The development is by scientists from the McEwen Centre for Regenerative Medicine, University Health Network.
‘The newly generated pacemaker cells could initiate and regulate heartbeat like the biological pacemaker after activation of specific developmental signaling pathways.’
Their findings, "Sinoatrial node cardiomyocytes derived from human pluripotent cells function as a biological pacemaker,"
are published online in Nature Biotechnology
on December 12th.
In their findings, researchers detailed how to coax human pluripotent stem cells in 21 days to develop into pacemaker cells, which regulate heart beats with electrical impulses.
When tested in rat hearts, these human pacemaker cells were shown to function as a biological pacemaker, by activating the electrical impulses that trigger the contraction of the heart.
One benefit of pluripotent stem cells is its potential to differentiate into more than 200 different cell types that make up every tissue and organ in the body.
The heart's primary pacemaker is the sinoatrial node which controls the heartbeat throughout life.
Defects in the biological pacemaker causes irregular heart beat that are commonly treated by implantation of electronic pacemaker devices.
In Canada, more than 10,000 electric pacemakers are implanted annually, and more than 120,000 patients living with them. They lastfor an average of 7 years or sometimes from five to 10 years.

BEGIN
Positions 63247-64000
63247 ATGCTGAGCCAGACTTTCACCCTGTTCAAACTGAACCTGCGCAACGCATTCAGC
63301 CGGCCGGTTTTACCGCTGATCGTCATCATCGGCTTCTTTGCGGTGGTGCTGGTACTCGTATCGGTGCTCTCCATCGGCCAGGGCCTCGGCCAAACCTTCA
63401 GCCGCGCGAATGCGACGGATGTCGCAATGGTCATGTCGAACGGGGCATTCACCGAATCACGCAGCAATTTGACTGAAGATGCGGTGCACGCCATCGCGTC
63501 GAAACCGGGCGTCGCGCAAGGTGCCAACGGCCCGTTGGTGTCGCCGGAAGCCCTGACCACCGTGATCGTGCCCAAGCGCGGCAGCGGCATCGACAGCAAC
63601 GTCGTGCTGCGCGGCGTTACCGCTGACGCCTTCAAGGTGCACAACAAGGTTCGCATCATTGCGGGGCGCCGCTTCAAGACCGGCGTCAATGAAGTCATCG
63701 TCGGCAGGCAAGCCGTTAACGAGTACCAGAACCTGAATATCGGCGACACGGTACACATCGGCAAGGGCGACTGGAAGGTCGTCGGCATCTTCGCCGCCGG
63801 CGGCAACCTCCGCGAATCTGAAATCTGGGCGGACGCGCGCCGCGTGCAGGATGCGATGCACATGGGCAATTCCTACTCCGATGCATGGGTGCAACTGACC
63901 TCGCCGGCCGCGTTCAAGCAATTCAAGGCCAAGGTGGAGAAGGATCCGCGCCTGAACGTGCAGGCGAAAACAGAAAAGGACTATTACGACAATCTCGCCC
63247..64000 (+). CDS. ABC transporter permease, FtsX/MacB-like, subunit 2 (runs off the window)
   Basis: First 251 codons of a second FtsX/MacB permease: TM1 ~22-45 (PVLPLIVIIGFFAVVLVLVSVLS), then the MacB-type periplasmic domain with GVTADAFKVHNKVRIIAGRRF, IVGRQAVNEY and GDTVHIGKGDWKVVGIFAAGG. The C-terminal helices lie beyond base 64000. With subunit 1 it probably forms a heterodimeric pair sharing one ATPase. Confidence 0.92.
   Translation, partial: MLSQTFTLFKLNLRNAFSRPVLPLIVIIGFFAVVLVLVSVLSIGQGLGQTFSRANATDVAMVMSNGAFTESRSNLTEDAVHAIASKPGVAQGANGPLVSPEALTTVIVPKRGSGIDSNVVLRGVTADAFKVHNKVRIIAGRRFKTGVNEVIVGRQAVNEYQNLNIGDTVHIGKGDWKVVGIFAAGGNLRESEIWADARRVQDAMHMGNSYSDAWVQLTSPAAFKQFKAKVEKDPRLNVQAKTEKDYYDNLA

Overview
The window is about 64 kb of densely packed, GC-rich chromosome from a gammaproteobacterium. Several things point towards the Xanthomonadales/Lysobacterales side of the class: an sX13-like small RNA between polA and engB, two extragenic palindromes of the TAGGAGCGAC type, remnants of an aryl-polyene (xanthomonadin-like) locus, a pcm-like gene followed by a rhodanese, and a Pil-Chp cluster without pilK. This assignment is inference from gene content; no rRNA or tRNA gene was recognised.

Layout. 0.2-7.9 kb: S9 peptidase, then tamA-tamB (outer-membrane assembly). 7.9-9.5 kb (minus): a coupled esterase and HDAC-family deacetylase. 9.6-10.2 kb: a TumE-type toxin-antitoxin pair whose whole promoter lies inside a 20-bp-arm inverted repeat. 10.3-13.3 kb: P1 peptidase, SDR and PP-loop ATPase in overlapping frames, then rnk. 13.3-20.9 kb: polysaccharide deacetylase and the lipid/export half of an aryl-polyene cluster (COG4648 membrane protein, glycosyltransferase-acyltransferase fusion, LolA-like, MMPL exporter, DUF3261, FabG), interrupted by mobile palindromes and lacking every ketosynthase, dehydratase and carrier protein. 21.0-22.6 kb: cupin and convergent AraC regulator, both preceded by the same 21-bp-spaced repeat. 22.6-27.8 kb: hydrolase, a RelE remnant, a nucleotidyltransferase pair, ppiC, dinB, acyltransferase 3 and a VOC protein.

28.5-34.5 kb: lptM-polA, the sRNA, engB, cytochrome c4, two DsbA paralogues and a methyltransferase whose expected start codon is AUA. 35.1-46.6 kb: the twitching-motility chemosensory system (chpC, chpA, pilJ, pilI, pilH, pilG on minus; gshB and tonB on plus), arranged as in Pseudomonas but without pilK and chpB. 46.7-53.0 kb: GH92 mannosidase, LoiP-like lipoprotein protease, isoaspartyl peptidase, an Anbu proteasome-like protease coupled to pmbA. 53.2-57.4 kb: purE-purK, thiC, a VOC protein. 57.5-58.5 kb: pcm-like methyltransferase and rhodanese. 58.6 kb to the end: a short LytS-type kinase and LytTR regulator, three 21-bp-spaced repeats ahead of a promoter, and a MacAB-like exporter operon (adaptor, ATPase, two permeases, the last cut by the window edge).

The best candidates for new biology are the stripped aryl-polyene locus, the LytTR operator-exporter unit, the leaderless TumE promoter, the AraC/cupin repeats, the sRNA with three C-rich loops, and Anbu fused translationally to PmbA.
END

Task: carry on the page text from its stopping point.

Drawbacks of electronic pacemakers include lack of hormonal responsiveness and inability to adapt to changes in heart sizes in growing children.
How Researchers Generated Pacemaker Cells
They used a developmental-biology approach to establish a protocol for generating the pacemaker cells.
"What we are doing is human biology in a petri dish," says Dr. Gordon Keller, Director of the McEwen Centre, the senior author. "We are replicating nature's way of making the pacemaker cell."
The specific developmental pathway of how human pluripotent stem cells become pacemaker cells was tested and mapped out. Through a period 21 days,they tested different signaling molecules at different times to guide the cells towards their goal of becoming paemaker cells.
"It's tricky," says Dr. Stephanie Protze, a post-doctoral fellow in the laboratory of Dr. Keller and the first author in the Nature paper. "You have to determine the right signaling molecules, at the right concentration, at the right time to stimulate the stem cells."
"We understand the importance of precision in developmental biology in setting out the process by which organisms grow and develop. We use that same precision in the petri dish because we are replicating these same processes."adds Dr. Keller
The new pacemaker cells could initiate and regulate the heartbeat in rats after the activation of signaling pathways at different stages.
Human clinical trials to test such biological pacemakers are from five to 10 years away, and that the next step is to launch safety and reliability pre-clinical trials on the pacemaker cells.
For patients suffering from pacemaker dysfunction, pacemaker cell can be generated using this technology.
The team hopes to develop a biological pacemaker which could be transplanted into patients who need an electronic one. If successful, the biological pacemaker holds the promise of a lifelong cure.
- Gordon Keller et al. Sinoatrial node cardiomyocytes derived from human pluripotent cells function as a biological pacemaker. Nature Biotechnology; (2016)